Faneuil Hall is one of the most famous sites in Boston. There’s a longtime effort in the works by activists and ministers to rename it because of its namesake's role in the slave trade. The Rev. Kevin Peterson sees this fight as a spiritual one.
“On a certain level, racism is a spiritual crisis represented in our nation,” Peterson said. “Peter Faneuil was a racist and a person who represented anti-Blackness. So I’m here passionately trying to help rewrite the story in Boston about how we need to be a multiracial democracy."
Over the years, he and other activists have fasted about it. They’ve prayed about it. They’ve certainly meditated on it. And on Wednesday, Aug. 10, they sang about it, riffing off the Destiny’s Child classic “Say my name.”
Peterson and more than two dozen people gathered in front of Boston City Hall to once again demand the name change because Peter Faneuil was a known enslaver. The merchant amassed his fortune in part by trafficking and selling human beings, according to the National Park Service. He was complicit in and benefited from a white supremacist system.
“At the time of his death, Faneuil’s will recorded his ownership of five enslaved individuals,” an article on the NPS site read. “Although the sources that directly tie Faneuil to owning enslaved individuals and the slave trade are limited, they speak to a merchant willing to ignore human costs in order to make a profit.”
Samuel Pierce from nearby Dorchester supports changing the name. He said it’s a continuation of recent efforts to address civil rights in the city. Nubian Square is no longer Dudley Square. Yawkey Way is now Jersey Street. In June, Boston city officials apologized for its role in slavery and committed to repairing past and present harm to Black Americans.
“Congresswoman Ayanna Pressley often said that the people closest to the pain should be closest to the power,” Pierce said. “And so to me, that translates into making sure that the government does not have buildings, streets or anything that it's responsible for named after slavery or oppressive people.”
Before going upstairs in City Hall, Pastor Valerie Copeland of the Neighborhood Church of Dorchester led a prayer.
“We mourn the countless hearts that were broken as human beings removed from their African homeland face lives of perpetual enslavement in a strange and hostile land,” Copeland said. “Those of us who are descendants continue to know that hostility and the denial of full citizenship. But we are brothers and sisters with our mind stayed on freedom. Understand that, we demand, we cannot ask for, we demand reparations, which begin with facing our history, bringing truth to light and correcting our wrongs.”
Their songs about freedom soon echoed through the lobby of City Hall. Upon reaching council chambers, they silently filed into the room in shirts that read, “Change the Name. Boycott Faneuil Hall. Slave Traders’ Hall.” Then after several minutes, they left. Peterson said they were welcome there, a sign of support from the new administration under Mayor Michelle Wu.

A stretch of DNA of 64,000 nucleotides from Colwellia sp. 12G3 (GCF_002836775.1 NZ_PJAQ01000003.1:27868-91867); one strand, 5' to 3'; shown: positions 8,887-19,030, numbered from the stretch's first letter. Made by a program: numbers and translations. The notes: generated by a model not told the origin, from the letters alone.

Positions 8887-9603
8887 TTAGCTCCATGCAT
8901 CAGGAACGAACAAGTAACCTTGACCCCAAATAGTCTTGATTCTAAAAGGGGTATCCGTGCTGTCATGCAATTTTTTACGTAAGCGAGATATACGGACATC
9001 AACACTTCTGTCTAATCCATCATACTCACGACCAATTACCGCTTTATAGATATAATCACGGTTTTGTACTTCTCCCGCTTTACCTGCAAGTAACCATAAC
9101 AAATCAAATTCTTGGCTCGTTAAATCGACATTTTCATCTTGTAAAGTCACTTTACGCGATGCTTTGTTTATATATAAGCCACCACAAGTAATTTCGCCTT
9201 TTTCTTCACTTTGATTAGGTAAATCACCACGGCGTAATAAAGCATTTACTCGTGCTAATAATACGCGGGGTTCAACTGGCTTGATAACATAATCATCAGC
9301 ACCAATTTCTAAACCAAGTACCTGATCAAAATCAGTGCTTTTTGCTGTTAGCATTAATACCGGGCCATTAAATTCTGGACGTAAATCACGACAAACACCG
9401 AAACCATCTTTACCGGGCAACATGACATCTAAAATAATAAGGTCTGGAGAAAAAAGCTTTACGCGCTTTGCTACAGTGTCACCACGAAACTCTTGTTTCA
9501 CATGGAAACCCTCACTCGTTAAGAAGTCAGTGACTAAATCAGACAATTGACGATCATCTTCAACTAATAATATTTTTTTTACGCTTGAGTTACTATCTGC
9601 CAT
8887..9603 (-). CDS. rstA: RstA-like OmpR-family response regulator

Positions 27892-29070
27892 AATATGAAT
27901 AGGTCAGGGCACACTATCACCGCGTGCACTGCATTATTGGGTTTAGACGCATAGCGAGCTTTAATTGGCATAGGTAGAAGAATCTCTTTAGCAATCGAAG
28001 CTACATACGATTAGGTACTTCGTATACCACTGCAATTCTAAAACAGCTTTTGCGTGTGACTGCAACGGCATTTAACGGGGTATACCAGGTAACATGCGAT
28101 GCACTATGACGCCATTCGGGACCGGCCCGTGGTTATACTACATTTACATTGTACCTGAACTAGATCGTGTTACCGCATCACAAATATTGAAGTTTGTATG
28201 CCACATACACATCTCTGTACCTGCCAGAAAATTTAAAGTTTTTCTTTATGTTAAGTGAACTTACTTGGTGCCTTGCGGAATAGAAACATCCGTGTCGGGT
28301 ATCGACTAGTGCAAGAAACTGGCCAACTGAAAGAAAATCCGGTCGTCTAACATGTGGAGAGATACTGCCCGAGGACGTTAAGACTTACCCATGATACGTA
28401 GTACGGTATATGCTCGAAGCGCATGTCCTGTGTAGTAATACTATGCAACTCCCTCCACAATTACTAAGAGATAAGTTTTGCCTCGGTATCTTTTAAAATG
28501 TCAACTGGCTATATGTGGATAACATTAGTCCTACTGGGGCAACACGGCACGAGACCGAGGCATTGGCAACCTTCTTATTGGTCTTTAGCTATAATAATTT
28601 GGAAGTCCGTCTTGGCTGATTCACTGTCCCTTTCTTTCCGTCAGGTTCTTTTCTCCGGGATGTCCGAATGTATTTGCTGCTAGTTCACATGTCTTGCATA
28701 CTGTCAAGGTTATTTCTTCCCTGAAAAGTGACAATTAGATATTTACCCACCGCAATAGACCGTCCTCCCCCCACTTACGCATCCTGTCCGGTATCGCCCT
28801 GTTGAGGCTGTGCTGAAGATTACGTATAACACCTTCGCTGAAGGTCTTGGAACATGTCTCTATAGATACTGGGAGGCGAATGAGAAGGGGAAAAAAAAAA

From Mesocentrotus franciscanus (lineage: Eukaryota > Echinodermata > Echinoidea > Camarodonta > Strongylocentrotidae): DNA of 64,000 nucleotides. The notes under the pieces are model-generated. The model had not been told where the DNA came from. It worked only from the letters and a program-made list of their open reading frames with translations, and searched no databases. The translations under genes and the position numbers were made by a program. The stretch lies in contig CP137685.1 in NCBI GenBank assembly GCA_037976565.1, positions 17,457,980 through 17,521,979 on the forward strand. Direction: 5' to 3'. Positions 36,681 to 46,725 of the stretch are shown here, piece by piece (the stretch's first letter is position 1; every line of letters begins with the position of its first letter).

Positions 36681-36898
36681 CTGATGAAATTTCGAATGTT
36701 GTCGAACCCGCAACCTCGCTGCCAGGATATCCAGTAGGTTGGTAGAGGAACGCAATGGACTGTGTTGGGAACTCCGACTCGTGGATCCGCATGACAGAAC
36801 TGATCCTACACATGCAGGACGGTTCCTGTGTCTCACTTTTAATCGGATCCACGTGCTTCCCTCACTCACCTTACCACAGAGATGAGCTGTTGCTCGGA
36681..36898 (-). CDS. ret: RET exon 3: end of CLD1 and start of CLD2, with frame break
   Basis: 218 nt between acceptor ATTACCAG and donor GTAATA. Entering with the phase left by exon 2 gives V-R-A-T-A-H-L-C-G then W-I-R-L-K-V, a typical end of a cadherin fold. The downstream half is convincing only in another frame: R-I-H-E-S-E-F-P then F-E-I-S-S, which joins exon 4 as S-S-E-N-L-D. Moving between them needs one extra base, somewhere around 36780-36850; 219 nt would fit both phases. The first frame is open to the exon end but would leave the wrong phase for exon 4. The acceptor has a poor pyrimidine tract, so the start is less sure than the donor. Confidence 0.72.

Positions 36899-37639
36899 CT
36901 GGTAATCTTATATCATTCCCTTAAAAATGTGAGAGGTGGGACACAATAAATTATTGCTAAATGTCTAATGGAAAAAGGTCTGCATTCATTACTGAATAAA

The mayor’s office released this statement soon after the demonstration: "The City of Boston is recognized throughout the world for our role in this country's founding, but it is critical to acknowledge and address the role of slavery in our nation's founding and the deep inequities that remain today. As we work to build an equitable Boston for everyone, the city is committed to advancing racial justice and learning from our past and right wrongs."
From there, the group made their way across the street chanting and making speeches through Faneuil Hall before stopping to do a sit-in at Quincy Market. In the midst of the lunch hour rush, the crowd took up space and forced tourists to walk around them. Those eating took notice. Some seemed annoyed, others intrigued and at least one group of teenagers visiting from Maine said the solution seemed obvious.
“Why not change it?” one said. “Before coming here, I didn’t know the backstory and now I do and it should be changed,” said another. “It’s giving very oppressive [vibes].”
But others including Cregg Paul and his family from Buffalo felt like the name change wouldn’t actually do much.
“Why? Why? I would say why,” Paul said. “I'm pretty sure he's dead now, right? He isn't buying any people right now, is he? So what's the difference? … It's history. You can't erase it all. You don't like it, then? I don't know what to tell you.”
Faneuil Hall sits in the middle of downtown Boston. It sees millions of visitors a year. Peterson says the activists expect to see legislation filed soon to address the name change. In this way, he says they change the narrative in the city. By changing the narrative, they change the future.
Perhaps then, he says, it will actually live up to its nickname as the “Cradle of Liberty.”